Nov. 29 (Bloomberg) -- Aluminum traded near a four-year low, heading for the first monthly decline since June amid signs that the metal will remain in oversupply.
The contract for delivery in three months on the London Metal Exchange was unchanged at $1,754 a metric ton by 3:45 p.m. in Shanghai after tumbling to $1,744 yesterday, the lowest since July 2009. Aluminum decreased 5.7 percent this month, bringing the drop to 15 percent in 2013.
Global production will climb 6.2 percent this year, exceeding demand by about 500,000 tons, said Societe Generale SA this week. Stockpiles in LME-monitored warehouses increased 3.6 percent this year through yesterday, daily exchange data show.
“Aluminum is weak because it has the worst fundamentals among base metals,” said Xiong Dabiao, an analyst at Minmetals Futures Co. in Shanghai. “Others are finding some support.”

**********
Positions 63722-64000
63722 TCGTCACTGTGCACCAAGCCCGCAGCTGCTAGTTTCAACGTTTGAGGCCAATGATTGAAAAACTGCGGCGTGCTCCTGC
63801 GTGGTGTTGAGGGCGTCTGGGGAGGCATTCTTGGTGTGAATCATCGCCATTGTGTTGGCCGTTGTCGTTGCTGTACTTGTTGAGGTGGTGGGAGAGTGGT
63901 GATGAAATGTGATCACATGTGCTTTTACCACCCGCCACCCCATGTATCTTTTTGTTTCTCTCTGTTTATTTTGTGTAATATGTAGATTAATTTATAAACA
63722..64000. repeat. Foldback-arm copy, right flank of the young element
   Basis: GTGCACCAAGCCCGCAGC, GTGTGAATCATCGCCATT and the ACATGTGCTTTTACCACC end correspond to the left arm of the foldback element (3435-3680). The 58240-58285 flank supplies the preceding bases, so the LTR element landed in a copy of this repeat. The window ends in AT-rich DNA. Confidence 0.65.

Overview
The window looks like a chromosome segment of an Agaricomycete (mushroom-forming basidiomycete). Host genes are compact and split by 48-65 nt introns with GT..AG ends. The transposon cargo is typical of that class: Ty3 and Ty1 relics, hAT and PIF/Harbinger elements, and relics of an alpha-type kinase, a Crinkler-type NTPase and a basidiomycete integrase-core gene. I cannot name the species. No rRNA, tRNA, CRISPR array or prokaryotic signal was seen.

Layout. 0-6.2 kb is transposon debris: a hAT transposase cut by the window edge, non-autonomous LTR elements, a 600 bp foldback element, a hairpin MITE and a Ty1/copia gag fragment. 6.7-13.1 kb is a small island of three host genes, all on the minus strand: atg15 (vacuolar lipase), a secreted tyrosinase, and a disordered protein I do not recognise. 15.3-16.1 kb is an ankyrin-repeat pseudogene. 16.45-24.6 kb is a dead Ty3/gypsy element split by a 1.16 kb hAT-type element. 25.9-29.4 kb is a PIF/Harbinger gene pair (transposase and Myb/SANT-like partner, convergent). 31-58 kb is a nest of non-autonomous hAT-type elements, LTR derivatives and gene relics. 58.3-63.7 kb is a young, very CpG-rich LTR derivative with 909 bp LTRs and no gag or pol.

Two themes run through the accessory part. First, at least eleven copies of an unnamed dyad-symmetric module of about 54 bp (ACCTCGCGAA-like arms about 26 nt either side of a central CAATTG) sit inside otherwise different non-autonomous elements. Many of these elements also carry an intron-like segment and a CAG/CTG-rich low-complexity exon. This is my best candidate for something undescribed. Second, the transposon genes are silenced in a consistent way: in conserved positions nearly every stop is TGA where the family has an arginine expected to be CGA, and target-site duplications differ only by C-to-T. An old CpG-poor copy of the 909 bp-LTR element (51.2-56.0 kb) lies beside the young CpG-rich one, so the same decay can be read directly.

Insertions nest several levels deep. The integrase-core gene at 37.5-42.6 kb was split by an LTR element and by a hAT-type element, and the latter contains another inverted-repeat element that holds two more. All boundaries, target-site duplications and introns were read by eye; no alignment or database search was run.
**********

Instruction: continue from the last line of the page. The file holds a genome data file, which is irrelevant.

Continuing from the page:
Copper for delivery in three months on the LME rose 0.4 percent to $7,046.50 a ton, paring the biggest monthly decline since June. Inventories declined for a 19th session to 429,200 tons yesterday, exchange data show. The contract for delivery in February in Shanghai closed up 0.4 percent to 50,600 yuan ($8,304) a ton. Metal for delivery in March rose 0.6 percent to $3.2095 a pound on the Comex.
On the LME, nickel, zinc and lead gained, while tin was little changed.
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